The Sidekicks Sign with Epitaph, Plus an Unearthed Q&A
After Columbus-based band The Sidekicks sign with Epitaph Records, Alex Bieler recalls the time he sat down with past-schoolmate and current Sidekicks drummer Matt Climer.
Just over a year ago, I had the chance to meet up with The Sidekicks drummer Matt Climer before his band opened up for Ted Leo and The Pharmacists at the Grog Shop. Matt and I had actually attended Incarnate Word Academy and played baseball together, so it was a great chance to not only catch up with him, but also do a quick Q&A with one of the founding members of The Sidekicks.
Great plan, huh? One problem: The story never ran due to an influx of news stories and essentially timed out. However, The Sidekicks recently made news of their own, announcing not only a new album called Runners in the Nerved World that will come out in Jan. 20, 2015, but that the punk-pop band had signed with Epitaph Records. It's a big step for Matt, Steve Ciolek, and Ryan Starinsky, and I couldn't be happier for them.
It's been a good year for The Sidekicks, with the Epitaph signing and getting to tour with Against Me!, a band that was a big influence on Matt, as you'll see in the Q&A. I suggest you have a listen to "Deer," the first available track off of Runners in the Nerved World, courtesy of Noisey. Congrats, guys!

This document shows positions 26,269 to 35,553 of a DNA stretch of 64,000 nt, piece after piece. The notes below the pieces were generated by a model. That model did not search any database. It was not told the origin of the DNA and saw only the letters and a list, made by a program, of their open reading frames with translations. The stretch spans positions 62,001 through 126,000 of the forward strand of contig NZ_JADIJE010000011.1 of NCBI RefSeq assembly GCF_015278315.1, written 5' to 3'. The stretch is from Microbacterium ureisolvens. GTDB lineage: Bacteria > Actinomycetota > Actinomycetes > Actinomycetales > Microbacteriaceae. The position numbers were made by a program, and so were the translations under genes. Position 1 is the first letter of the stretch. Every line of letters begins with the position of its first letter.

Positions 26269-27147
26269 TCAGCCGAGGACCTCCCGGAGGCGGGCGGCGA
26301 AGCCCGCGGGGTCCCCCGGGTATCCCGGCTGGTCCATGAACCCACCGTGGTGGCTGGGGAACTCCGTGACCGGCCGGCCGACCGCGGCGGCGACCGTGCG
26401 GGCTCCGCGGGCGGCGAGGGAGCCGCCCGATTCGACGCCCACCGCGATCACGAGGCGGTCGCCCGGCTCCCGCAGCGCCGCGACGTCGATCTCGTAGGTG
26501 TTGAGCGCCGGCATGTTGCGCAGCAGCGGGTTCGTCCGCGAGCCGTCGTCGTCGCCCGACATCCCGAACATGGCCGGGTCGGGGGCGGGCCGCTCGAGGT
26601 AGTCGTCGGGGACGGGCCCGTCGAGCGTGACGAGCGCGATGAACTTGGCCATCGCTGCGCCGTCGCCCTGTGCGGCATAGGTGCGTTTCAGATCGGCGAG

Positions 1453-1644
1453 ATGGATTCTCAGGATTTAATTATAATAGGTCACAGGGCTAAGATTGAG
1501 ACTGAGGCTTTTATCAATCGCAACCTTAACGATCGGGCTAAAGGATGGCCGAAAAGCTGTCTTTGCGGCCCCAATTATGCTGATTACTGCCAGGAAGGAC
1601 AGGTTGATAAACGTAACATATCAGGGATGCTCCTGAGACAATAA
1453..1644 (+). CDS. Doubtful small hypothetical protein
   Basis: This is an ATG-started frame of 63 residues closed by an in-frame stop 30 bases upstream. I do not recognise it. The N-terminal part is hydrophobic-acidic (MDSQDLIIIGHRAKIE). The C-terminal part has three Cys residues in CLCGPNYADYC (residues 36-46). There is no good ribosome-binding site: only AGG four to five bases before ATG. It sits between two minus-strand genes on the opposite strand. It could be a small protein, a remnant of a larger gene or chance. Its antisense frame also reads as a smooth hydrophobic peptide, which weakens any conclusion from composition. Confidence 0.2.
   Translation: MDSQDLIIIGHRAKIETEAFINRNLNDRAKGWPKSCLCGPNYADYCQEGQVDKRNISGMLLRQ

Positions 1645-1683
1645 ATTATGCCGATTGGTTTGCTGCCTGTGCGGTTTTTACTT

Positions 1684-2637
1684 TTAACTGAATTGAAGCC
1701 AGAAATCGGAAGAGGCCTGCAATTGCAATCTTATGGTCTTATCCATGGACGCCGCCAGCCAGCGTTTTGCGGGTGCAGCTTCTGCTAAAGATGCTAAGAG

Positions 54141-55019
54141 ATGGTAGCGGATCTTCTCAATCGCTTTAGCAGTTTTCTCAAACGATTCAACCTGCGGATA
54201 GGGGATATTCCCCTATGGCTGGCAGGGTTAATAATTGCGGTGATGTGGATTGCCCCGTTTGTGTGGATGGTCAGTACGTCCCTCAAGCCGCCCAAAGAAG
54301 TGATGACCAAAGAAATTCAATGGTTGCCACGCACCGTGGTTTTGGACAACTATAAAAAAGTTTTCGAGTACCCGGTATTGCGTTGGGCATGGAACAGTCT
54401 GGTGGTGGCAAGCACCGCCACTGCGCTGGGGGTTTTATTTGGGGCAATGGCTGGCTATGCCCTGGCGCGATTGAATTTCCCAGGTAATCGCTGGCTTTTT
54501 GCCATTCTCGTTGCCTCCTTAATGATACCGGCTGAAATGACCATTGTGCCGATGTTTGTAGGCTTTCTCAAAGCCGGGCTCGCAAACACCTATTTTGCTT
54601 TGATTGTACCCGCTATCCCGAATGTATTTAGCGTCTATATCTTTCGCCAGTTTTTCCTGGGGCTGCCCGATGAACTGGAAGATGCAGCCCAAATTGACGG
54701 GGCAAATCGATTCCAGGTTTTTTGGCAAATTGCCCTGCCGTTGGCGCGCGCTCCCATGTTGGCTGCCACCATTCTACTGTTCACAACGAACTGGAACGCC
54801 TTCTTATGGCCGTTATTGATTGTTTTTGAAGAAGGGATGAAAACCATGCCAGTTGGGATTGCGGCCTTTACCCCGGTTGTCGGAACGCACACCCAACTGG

Alex Bieler: How long have The Sidekicks been together?
Matt Climer: With this current lineup, almost four years. As a band called The Sidekicks putting out releases, technically since our freshman year of high school, so 10 years next February.
AB: Almost part of the decade club.
MC: Alright, except the first four years were growing up and learning how to play our instruments and becoming who we are as musicians. I guess we're still doing that currently, we're always growing, so yeah, almost at the 10-year mark. We started out sounding like a really bad-sounding version of Bad Religion or NOFX and somehow ended up with where we're at now.
AB: When you started you were much more punk. How have you changed?
MC: We've just grown naturally, as people and as musicians and with what we've come to listen to. Just like any other kid growing up, you start off with that one band that totally breaks you into alternative music. For me, it was when my uncle gave me The Clash "London Calling" and Rancid "…And Out Come the Wolves." That was like "Holy crap, sweet." From there, the one band that broke it into various genres was Against Me!, because they were a punk band, but there was something more to them, incorporating a folkiness to it. The songwriting was deeper than your standard snotty punk song. Melodically too, it still had that gruffness, but it had this really beautiful tone. Then The Avett Brothers broke it open, just playing with so much freaking energy, but still having these beautiful harmonies and these beautiful love songs and songs of heartbreak. When "Awkward Breeds" came out, Steve was listening to a ton of Elliot Smith, Weezer, Avett Brothers, The Microphones, Pavement… It's just that natural growth as a musician. You don't want to stand in one place, you don't want to put out eight records that sound the exact same.
AB: Earlier this year you got back from a tour in Europe. How was that?